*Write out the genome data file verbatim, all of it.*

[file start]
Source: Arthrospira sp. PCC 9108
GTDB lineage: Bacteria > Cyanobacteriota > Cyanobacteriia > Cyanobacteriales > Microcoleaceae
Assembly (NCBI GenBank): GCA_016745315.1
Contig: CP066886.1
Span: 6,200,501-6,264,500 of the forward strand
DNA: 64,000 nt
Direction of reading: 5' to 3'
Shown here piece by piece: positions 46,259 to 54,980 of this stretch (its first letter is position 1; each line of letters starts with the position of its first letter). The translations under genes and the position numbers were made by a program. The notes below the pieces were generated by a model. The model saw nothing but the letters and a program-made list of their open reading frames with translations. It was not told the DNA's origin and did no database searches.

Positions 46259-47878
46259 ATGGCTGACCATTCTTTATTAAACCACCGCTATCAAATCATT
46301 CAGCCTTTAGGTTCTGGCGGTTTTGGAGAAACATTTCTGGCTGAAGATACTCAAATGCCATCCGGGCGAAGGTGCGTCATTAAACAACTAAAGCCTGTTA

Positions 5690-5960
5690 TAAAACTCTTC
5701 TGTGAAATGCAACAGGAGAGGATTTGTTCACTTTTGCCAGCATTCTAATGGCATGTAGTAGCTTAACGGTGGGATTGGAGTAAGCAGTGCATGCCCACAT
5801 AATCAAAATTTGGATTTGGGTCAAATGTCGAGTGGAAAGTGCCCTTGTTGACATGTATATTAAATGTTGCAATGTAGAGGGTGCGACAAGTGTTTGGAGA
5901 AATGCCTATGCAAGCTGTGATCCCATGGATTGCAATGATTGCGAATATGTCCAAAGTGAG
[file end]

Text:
Source: Arthrospira sp. PCC 9108
GTDB lineage: Bacteria > Cyanobacteriota > Cyanobacteriia > Cyanobacteriales > Microcoleaceae
Assembly (NCBI GenBank): GCA_016745315.1
Contig: CP066886.1
Span: 6,200,501-6,264,500 of the forward strand
DNA: 64,000 nt
Direction of reading: 5' to 3'
Shown here piece by piece: positions 46,259 to 54,980 of this stretch (its first letter is position 1; each line of letters starts with the position of its first letter). The translations under genes and the position numbers were made by a program. The notes below the pieces were generated by a model. The model saw nothing but the letters and a program-made list of their open reading frames with translations. It was not told the DNA's origin and did no database searches.

Positions 46259-47878
46259 ATGGCTGACCATTCTTTATTAAACCACCGCTATCAAATCATT
46301 CAGCCTTTAGGTTCTGGCGGTTTTGGAGAAACATTTCTGGCTGAAGATACTCAAATGCCATCCGGGCGAAGGTGCGTCATTAAACAACTAAAGCCTGTTA

Positions 5690-5960
5690 TAAAACTCTTC
5701 TGTGAAATGCAACAGGAGAGGATTTGTTCACTTTTGCCAGCATTCTAATGGCATGTAGTAGCTTAACGGTGGGATTGGAGTAAGCAGTGCATGCCCACAT
5801 AATCAAAATTTGGATTTGGGTCAAATGTCGAGTGGAAAGTGCCCTTGTTGACATGTATATTAAATGTTGCAATGTAGAGGGTGCGACAAGTGTTTGGAGA
5901 AATGCCTATGCAAGCTGTGATCCCATGGATTGCAATGATTGCGAATATGTCCAAAGTGAG